The New Year of Chasidus commences on the 19th of Kislev. Make a New Year's resolution that "you" will never regret. Join a Torah class that includes chasidic teachings. Find out where you really are.
Chasidus classes are available for people of all ages and backgrounds. For information, call your local Chabad-Lubavitch Center.
The Baal Shem Tov writes in a letter to his brother-in-law that on Rosh HaShanah of the year 5507/1746, his soul ascended to the heavenly realms where he was granted the privilege of entering the palace of the soul of Moshiach. He asked Moshiach, "Master, when are you coming?" Moshiach responded, "When your wellsprings [teachings] will be disseminated outward."
To this end, the Rebbe has always stressed the importance of studying chasidic philosophy and teaching it to others to hasten Moshiach's coming and to prepare ourselves for the messianic era.
What follows are excerpts of letters from the Rebbe about the importance of disseminating Chasidus.
The destiny of the teachings and the message of the Baal Shem Tov--that they should be disseminated to the furthest reaches of the world--must be fulfilled. Accordingly, no corner of the globe inhabited by Jews should remain untouched by this message.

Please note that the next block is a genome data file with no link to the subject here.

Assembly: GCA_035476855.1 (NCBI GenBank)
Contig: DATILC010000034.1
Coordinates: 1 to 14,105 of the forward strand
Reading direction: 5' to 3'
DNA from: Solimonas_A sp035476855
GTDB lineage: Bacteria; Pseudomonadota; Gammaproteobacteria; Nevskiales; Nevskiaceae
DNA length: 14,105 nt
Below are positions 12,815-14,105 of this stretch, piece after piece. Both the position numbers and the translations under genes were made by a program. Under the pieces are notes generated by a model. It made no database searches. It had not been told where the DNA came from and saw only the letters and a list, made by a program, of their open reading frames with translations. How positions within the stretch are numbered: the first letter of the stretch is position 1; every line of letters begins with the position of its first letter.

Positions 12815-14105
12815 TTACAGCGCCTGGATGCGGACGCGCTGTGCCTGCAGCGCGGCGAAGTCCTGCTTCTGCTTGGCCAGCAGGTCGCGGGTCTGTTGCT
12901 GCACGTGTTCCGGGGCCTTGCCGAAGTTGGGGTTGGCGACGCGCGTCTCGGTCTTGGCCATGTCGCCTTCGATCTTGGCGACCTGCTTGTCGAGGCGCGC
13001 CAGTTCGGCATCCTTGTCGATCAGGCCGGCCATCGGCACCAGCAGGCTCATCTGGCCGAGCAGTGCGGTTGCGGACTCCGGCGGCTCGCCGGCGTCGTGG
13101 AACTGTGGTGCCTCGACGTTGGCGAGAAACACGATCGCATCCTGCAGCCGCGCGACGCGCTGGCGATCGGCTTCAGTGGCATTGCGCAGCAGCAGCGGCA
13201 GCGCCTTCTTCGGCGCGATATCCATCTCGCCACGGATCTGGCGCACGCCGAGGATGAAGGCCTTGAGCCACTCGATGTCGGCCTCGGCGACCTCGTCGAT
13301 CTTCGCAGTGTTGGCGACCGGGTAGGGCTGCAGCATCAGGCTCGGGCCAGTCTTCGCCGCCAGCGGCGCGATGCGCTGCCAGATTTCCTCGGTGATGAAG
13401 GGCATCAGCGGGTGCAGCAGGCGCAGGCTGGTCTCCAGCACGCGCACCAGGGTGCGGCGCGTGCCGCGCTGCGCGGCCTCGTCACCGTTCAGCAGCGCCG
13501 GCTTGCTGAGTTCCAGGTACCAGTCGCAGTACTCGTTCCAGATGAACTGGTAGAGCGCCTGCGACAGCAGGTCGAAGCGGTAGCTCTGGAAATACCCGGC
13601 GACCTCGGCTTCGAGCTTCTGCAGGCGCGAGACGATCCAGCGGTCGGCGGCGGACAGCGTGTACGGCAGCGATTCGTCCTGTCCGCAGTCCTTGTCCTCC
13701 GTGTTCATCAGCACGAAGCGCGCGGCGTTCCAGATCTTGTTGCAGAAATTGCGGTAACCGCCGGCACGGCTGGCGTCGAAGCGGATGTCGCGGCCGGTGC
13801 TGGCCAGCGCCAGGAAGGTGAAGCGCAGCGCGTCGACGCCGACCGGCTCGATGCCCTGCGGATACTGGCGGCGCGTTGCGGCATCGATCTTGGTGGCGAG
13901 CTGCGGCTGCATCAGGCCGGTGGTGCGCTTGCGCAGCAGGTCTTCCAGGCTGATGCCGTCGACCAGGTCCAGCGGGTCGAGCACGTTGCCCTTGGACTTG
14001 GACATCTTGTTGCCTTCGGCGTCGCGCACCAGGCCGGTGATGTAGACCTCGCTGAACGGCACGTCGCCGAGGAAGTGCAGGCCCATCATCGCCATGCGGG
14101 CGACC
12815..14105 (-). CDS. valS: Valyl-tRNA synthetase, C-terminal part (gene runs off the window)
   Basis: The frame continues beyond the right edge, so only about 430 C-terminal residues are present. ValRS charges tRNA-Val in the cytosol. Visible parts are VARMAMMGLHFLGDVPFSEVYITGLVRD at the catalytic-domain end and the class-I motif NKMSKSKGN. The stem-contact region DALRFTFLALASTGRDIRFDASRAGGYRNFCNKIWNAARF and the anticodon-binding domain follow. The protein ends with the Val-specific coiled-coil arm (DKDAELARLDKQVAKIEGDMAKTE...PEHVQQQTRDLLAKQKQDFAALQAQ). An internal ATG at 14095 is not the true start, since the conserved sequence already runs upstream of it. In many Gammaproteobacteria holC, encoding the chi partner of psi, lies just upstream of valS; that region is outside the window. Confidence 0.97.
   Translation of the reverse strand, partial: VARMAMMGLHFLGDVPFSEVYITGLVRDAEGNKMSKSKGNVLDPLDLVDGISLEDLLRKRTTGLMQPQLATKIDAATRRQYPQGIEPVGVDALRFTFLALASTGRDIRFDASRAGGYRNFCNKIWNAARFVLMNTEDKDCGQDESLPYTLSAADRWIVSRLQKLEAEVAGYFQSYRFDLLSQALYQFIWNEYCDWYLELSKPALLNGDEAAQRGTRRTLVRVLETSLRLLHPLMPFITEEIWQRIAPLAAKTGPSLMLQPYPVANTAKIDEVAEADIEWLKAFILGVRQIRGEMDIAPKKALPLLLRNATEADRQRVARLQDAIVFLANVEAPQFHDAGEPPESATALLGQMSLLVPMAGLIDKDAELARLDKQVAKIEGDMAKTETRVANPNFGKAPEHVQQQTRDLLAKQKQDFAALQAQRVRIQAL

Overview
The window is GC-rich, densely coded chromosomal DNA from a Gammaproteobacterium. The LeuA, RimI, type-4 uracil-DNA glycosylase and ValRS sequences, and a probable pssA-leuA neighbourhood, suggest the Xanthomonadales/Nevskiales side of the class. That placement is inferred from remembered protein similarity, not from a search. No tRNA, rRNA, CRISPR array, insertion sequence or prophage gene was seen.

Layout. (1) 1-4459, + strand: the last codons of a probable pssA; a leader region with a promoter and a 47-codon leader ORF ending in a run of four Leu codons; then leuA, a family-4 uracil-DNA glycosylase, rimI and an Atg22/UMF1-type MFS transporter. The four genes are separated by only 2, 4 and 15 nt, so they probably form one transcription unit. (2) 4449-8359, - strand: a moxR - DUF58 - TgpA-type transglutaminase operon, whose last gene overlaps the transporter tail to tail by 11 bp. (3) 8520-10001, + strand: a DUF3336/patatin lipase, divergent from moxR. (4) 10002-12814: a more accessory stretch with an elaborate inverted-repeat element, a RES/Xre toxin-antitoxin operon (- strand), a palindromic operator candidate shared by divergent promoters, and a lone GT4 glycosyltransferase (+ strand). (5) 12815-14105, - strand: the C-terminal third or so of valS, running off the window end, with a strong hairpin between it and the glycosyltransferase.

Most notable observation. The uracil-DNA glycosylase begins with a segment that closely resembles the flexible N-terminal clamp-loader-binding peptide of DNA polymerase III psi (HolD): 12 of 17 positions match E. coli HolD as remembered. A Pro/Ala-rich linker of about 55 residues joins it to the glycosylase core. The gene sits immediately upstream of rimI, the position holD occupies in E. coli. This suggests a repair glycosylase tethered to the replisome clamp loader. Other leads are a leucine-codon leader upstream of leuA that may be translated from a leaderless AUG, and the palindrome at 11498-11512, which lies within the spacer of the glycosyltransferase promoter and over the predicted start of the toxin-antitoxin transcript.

And since we are now in the era in which we hear the approaching footsteps of Moshiach, who "is standing behind our wall," waiting only for the finishing touches to our refinement of this physical world, it is thus imperative that Chasidus be studied in Australia, too. This applies not only to the Russian-born chasidim who were sent there as emissaries; it should likewise permeate the local Jewish population. And since this is something that must happen, all the necessary resources will no doubt be forthcoming.
* * *
I was pleased to read of your decision to engage in the diffusion of the light of Chasidus, and so on. It is a pity, though, that you are deferring this for some time, when "behold, [Moshiach] is standing behind our wall," and is being delayed only because the wellsprings are not yet sufficiently widespread. Can anyone measure [the Jewish people's] anguish with every additional moment of exile, or [their] bliss in every additional moment of the Era of the Redemption?
* * *
It is my obligation (and my privilege) to make you aware of the great necessity of studying the inner dimensions of the Torah, which in these latter generations have been revealed within the teachings of Chasidus. And if this study is a necessity for every Jew, how much more is this true of a person who is in a position to influence others, and who is thus (in the words of the Mishnah) "himself meritorious and causes many others to attain merit." Moreover, from this affirmative statement one can infer [that the reverse is true when one does not take steps to be meritorious].